Diabetes is a disorder of metabolism—the way the body uses digested food for growth and energy. Most of the food people eat is broken down into glucose, the form of sugar in the blood. Glucose is the main source of fuel for the body.
An anti-aging gene discovered in a population of centenarians has been shown to rewind the heart's biological age by 10 years.
A massive clinical study on an approved psoriasis drug is now underway. The drug will be tested on people who have just been diagnosed with type 1 diabetes. The drug, according to the theory, could preserve the patient’s remaining insulin production.
An international team of scientists led by Mass Eye and Ear, a member of Mass General Brigham, and Boston Children's Hospital, has discovered a new genetic mutation that may be a root cause of severe cases of childhood glaucoma, a devastating condition that runs in families and can rob children of their vision by 3 years of age.
The first simple production of customizable proteins known as zinc fingers to treat diseases by turning genes on and off might be enabled with the help of an artificial intelligence (AI) program.
New findings from the FinnGen study illustrate the clear advantages of the Finnish health research environment for genomic research.
According to a study that was just published in eLife, cells that have a functioning molecular clock are better able to adapt to changes in glucose supply and can recover from long-term starvation more quickly.
It is said that when there is an exchange of metabolic products of the cells with other cells, their lifespan gets longer. This discovery has been given by a research group at Charité – Universitätsmedizin Berlin, which made the breakthrough in a study with the help of yeast cells.
Using samples from an almost century-old, ongoing survey of marine plankton, researchers at University of California San Diego School of Medicine suggest that rising levels of manmade chemicals found in parts of the world's oceans might be used to monitor the impact of human activity on ecosystem health, and may one day be used to study the connections between ocean pollution and land-based rates of childhood and adult chronic illnesses.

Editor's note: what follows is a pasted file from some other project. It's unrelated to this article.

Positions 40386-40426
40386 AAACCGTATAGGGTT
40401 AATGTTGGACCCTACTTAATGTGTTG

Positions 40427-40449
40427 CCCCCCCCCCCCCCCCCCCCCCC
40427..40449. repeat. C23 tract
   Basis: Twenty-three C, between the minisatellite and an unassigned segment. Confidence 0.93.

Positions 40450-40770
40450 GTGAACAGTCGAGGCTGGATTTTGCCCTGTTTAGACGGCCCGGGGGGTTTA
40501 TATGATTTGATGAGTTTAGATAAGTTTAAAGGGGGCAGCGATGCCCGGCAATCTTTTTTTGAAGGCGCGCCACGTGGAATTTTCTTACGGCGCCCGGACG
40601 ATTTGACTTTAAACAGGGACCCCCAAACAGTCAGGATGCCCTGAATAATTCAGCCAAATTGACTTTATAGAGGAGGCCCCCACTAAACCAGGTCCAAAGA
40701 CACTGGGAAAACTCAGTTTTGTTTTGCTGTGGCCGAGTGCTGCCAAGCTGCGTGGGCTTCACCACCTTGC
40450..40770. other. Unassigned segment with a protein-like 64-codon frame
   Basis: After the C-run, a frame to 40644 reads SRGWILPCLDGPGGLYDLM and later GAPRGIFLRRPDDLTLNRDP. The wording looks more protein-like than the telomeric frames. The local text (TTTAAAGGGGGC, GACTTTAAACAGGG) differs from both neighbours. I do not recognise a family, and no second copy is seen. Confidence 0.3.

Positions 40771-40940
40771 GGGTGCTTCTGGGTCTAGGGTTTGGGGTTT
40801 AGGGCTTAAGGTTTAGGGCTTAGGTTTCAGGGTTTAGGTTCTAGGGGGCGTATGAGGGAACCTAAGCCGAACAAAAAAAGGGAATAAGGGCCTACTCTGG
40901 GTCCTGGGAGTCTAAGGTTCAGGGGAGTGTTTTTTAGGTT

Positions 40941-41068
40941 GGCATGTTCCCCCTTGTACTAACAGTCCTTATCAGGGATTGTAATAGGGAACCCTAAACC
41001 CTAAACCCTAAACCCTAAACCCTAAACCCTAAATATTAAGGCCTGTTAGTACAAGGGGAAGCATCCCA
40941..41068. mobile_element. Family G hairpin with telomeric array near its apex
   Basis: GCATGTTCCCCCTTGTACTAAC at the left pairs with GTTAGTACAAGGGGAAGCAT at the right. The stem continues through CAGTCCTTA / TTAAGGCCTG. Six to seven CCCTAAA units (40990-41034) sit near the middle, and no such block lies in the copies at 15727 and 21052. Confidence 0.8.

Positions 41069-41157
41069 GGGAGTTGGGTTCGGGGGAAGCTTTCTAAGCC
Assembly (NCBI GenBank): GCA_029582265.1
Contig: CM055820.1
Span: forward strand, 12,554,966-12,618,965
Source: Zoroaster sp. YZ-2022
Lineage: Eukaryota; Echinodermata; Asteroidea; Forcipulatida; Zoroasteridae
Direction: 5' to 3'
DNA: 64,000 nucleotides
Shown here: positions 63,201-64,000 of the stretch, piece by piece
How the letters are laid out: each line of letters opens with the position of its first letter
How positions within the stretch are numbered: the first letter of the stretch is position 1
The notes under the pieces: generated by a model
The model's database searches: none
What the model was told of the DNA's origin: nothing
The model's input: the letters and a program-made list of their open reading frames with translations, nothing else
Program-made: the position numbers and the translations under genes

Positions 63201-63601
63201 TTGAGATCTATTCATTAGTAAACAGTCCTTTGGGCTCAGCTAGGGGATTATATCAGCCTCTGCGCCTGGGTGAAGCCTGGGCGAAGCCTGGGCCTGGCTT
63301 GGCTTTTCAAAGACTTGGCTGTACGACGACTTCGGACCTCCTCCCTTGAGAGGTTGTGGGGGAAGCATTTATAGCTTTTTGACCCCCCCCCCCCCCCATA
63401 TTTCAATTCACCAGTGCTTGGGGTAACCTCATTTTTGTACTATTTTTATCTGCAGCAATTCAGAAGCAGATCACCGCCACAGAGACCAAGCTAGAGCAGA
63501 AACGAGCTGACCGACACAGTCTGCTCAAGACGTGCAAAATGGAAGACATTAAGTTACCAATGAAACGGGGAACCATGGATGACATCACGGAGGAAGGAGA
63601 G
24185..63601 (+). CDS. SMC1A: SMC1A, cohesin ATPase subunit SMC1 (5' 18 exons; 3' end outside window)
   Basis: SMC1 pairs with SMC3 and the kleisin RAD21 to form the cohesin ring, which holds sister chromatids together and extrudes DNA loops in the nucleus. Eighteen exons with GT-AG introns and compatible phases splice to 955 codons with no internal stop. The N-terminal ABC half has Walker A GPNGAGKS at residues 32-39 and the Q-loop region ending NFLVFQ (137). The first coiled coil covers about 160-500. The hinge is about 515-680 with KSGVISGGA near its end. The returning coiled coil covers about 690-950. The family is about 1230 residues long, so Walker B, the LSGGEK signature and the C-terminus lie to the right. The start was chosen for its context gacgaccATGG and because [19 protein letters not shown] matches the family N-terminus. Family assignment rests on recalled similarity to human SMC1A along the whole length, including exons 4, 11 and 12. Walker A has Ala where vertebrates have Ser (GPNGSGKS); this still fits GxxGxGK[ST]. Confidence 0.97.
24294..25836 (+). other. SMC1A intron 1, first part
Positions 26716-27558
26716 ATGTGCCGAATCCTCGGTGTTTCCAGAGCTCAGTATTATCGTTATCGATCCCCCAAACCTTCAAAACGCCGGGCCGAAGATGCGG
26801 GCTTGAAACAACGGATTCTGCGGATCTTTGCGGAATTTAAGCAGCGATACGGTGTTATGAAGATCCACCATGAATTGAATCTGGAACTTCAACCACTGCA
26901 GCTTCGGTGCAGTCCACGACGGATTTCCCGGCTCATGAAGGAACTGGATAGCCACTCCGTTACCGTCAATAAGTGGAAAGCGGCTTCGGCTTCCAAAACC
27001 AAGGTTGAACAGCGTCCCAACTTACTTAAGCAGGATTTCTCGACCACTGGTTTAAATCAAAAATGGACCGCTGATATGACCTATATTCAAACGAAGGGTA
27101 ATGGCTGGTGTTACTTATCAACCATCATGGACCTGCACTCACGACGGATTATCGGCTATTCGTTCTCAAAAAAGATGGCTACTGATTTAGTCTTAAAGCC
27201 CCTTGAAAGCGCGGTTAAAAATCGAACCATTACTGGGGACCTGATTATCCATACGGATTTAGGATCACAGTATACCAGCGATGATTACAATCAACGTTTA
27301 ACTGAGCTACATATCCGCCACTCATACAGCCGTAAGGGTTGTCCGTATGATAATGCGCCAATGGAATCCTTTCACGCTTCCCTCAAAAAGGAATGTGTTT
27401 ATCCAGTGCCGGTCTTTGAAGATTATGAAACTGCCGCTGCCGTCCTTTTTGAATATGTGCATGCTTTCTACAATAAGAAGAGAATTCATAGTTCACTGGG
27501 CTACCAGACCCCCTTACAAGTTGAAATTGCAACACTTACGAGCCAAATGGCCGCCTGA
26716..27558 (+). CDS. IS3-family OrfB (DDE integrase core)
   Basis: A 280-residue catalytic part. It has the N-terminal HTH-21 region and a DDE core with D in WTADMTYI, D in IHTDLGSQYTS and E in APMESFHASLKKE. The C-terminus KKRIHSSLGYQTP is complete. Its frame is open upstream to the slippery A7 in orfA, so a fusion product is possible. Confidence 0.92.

According to preliminary findings from an ongoing, prospective study headed by Cedars-Sinai researchers, one type of bacteria seen in the gut might contribute to the development of Type 2 diabetes, while another might guard against the condition.
BioVU, Vanderbilt University Medical Center's biobank, has reached another milestone -; deep-freeze storage of more than 300,000 biological samples.
Engineering researchers have developed a battery-free, pill-shaped ingestible biosensing system designed to provide continuous monitoring in the intestinal environment.
Long-term use of high-dose green tea extract may provide some protection against cancer, cardiovascular disease, obesity and type 2 diabetes, but it also may create liver damage in a small minority of the population.
Stem cells show particular promise in treating diseases for which few other effective treatments exist.
The inner workings of the main protein involved in an extensive range of cellular processes have been disclosed by researchers. This possibly sets the stage for improved and less toxic cancer drugs.
Bringing together concepts from electrical engineering and bioengineering tools, Technion and MIT scientists collaborated to produce cells engineered to compute sophisticated functions – "biocomputers" of sorts.
A new proteomics method has been utilized by researchers to determine a three-protein signature in the blood that has the potential to enhance the detection of separated impaired glucose tolerance, a form of prediabetes.
The NHS Genomic Medicine Service, launched by the Department of Health in the United Kingdom in 2018, enables patients with unusual conditions to have their complete genetic code evaluated in the hopes of gaining a critical diagnosis.
Insulin injections to treat Type 1 diabetes could become a thing of the past, but finding the cure faces many challenges.
The mTOR protein is important for cell growth, proliferation, and survival. Its activity fluctuates according to nutrient availability and growth factors like hormones.
The method correctly categorizes macrophage states, which is crucial since these cells can alter their behavior and function as either pro- or anti-inflammatory agents during an immune response.